Aid to Yemen blocked by banks, suffocating local organizations, report finds

The United Nations High Commissioner for Refugees provides assistance to more than 18,000 vulnerable, displaced Yemeni families (some 130,000 individuals) in the form of a $200 cash grant. Photo by: UNHCR

LONDON — As the armed conflict in Yemen enters its third year, humanitarian organizations are struggling to deliver aid to even a fraction of those in need due to financial transactions being blocked by international banks, according to a new report issued by the Humanitarian Policy Group at the Overseas Development Institute.

The report from the London-based think tank addresses the impact of “de-risking” on humanitarian response in the country, where 17 million people — more than 60 percent of the Yemeni population — are currently estimated to be food-insecure.

De-risking occurs when international banks deem a financial transaction to be too risky due to suspicions of terrorism or money laundering. Many take a cautious approach, causing significant problems for NGOs working in developing and especially conflict-affected countries. The ODI report claims banks have yet to make the criteria for transactions clear to humanitarian organizations, so accounts are closed or transactions delayed for months at a time with little to no warning.

“‘Risk’ is a very vague term when it comes to banks because there is no real interpretational understanding of what constitutes risk for the banking sector. What we know is that it is related to expectations of anti-money laundering as well as combating the financing of terrorism,” said Sherine el Taraboulsi-McCarthy, the report’s author.

“It’s not case-by case, it doesn’t target individuals necessarily, and there is a suspicion that de-risking has resulted in a wholesale debanking of certain countries or regions of countries that have been deemed ‘high-risk,’” said el Taraboulsi-McCarthy, potentially hampering any flow of humanitarian aid into the country.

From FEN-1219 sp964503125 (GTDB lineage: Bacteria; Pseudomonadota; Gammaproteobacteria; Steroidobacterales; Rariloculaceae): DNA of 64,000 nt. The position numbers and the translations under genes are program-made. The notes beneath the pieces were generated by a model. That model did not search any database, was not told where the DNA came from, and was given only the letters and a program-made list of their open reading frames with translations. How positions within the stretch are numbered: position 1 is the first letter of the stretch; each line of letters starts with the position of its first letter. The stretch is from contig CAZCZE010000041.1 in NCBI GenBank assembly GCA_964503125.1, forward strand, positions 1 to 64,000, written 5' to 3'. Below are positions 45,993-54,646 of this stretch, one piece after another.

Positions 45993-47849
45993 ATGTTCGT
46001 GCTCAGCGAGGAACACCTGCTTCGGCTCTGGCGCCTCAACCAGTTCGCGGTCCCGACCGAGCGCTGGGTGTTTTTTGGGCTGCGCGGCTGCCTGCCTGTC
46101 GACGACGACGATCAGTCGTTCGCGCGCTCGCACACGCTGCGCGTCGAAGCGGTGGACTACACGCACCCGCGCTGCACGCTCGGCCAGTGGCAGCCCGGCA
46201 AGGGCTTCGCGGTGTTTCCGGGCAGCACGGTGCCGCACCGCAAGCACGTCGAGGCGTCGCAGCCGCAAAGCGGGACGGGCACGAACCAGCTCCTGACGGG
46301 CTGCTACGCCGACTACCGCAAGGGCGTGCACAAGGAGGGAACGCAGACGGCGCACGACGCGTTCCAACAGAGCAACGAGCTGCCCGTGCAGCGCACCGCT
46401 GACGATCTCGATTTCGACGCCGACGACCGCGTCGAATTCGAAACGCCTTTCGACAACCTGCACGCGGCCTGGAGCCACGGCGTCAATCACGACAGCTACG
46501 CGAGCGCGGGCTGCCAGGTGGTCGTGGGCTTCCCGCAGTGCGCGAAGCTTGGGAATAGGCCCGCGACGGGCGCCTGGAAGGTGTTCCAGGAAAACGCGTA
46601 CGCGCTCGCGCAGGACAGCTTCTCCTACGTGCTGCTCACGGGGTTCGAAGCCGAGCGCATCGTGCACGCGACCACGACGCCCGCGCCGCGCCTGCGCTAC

Banking conflict exacerbates Yemen's cholera and famine

Underpinning a catastrophic cholera crisis and near-famine conditions is something even more fundamental: Yemen is out of cash. The Central Bank of Yemen now sits at the heart of the country's political crisis, leaving civil servants unpaid and an entire social safety net in collapse.

Compounded by a financial crisis and the weakening of the Yemen Central Bank, local and national NGOs — often the delivery partners for organizations such as Oxfam, Save the Children or Islamic Relief — are increasingly forced to rely on illegal money brokers to continue delivering aid to one of the world’s most severe humanitarian crises, feeding a burgeoning “black market” of food and fuel, the report states.

“The only way you can have access to cash transfer to Yemen today is through money brokers. A whole new class of money businesses have been established and more than doubled in number according to some organizations,” said el Taraboulsi-McCarthy.

“It’s created a potentially illicit cash transfer system because the banking system has become so marginalized,” she said. “The Central Bank can’t control the money brokers, they can’t control the exchange rates being used by the brokers, nor can they track the transactions, it is less transparent. It may be the only form of salvation for Yemenis, but in the long term you’re going to have a very weakened banking system, and you’ll have those brokers expanding without regulations or transparency,” she said.

Local and national organizations suffer

Speaking during a panel discussion on the issue at the ODI on Thursday, Imran Madden, Islamic Relief’s U.K. director, said de-risking has greatly hampered the organization’s aid operations in Yemen and that of their partners in-country.

“We’ve experienced the direct impact of de-risking. We had a global major bank pull the plug on our account, they gave us the option to close our account, we refused, but they then went ahead and closed it anyway,” he said.

“We were given no explanation as to why they decided to close the account. We imagine it’s a matter of them drawing a red line somewhere in terms of marking out their risk portfolio, and obviously we fell on the wrong side of that line. Completely irrational, not based on any evidence or experience.”